I was disappointed not to go to the town of Limbe with Clement. In Haiti, Clement Benoit II is to books what Paul Farmer is to medicine. He waited for me in the open air lobby of La Plaza Hotel in Port-au-Prince while I tried to make up my mind. This was the second year in a row that I had met with him at La Plaza and he offered to take me to Limbe, his birthplace, and I had to decline. Both times, a State Department alert warned against traveling to Limbe because of riots. I’d seen similar warnings concerning Port-au-Prince and ignored them, but Limbe was three hours away.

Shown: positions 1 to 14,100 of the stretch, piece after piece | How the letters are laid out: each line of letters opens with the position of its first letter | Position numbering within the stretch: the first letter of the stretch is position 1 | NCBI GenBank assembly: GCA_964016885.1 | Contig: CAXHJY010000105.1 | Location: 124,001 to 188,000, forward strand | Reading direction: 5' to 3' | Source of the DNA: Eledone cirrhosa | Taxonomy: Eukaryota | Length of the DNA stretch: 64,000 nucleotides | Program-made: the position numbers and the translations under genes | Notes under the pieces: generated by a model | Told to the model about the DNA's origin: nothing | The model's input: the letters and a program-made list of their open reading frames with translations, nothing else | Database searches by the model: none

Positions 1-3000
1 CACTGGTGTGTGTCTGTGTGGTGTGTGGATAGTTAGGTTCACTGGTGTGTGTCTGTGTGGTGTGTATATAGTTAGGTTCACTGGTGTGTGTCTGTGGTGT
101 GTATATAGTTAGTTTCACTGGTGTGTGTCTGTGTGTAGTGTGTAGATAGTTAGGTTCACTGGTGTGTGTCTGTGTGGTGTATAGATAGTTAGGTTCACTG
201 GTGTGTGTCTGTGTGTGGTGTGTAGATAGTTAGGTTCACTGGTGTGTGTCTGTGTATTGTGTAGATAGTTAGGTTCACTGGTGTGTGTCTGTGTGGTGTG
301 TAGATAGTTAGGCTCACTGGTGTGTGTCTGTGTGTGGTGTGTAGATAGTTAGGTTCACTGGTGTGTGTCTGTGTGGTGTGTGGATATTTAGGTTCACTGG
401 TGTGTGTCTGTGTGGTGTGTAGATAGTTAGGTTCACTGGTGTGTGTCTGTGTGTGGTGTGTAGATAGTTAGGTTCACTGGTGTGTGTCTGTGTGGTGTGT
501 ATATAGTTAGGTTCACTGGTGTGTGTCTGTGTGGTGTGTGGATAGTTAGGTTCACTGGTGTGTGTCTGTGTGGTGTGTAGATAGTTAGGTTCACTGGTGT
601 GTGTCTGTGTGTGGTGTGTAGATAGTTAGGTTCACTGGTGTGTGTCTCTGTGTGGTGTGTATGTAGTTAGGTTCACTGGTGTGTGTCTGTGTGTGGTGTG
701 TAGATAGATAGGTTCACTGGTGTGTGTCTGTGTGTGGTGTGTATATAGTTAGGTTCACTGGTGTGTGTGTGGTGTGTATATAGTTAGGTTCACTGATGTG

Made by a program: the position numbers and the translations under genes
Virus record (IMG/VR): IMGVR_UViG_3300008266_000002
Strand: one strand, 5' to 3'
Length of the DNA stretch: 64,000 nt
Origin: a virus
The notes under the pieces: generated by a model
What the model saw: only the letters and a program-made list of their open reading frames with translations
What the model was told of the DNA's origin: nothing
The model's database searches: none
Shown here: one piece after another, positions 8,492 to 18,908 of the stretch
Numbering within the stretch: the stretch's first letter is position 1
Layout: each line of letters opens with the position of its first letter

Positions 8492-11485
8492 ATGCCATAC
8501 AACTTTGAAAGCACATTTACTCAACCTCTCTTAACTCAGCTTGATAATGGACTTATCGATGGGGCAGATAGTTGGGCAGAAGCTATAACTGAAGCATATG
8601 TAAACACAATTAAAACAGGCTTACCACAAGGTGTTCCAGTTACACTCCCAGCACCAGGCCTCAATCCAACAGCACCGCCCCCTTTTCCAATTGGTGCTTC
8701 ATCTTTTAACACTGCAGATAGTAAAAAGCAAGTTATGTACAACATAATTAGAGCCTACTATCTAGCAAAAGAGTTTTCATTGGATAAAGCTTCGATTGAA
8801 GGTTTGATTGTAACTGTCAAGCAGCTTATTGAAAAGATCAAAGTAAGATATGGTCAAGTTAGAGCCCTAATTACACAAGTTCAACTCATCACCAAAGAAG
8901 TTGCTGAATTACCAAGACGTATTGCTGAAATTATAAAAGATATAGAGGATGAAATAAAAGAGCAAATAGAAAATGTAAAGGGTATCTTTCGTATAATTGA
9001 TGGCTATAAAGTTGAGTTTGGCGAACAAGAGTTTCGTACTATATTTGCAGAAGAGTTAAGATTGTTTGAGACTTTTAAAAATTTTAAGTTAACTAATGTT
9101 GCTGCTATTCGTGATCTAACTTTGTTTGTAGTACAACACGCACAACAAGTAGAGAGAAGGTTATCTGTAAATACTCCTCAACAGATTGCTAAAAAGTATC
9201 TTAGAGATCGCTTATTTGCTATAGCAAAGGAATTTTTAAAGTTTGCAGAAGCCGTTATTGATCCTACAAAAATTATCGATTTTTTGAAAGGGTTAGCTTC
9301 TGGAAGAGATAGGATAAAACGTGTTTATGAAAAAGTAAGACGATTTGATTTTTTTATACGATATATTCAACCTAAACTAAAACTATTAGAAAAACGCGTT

An author who has published several poetry books, including Tach Soley, a book of poems written in Creole, Clement works tirelessly to give people access to books. His work involves establishing small libraries and delivering books on horseback to people who live in isolated rural communities. His biblio cheval, library horses, are part of his vision for raising Haiti’s literacy level, which, according to the CIA World Factbook is 52.9 percent, way lower than the rest of the Caribbean.
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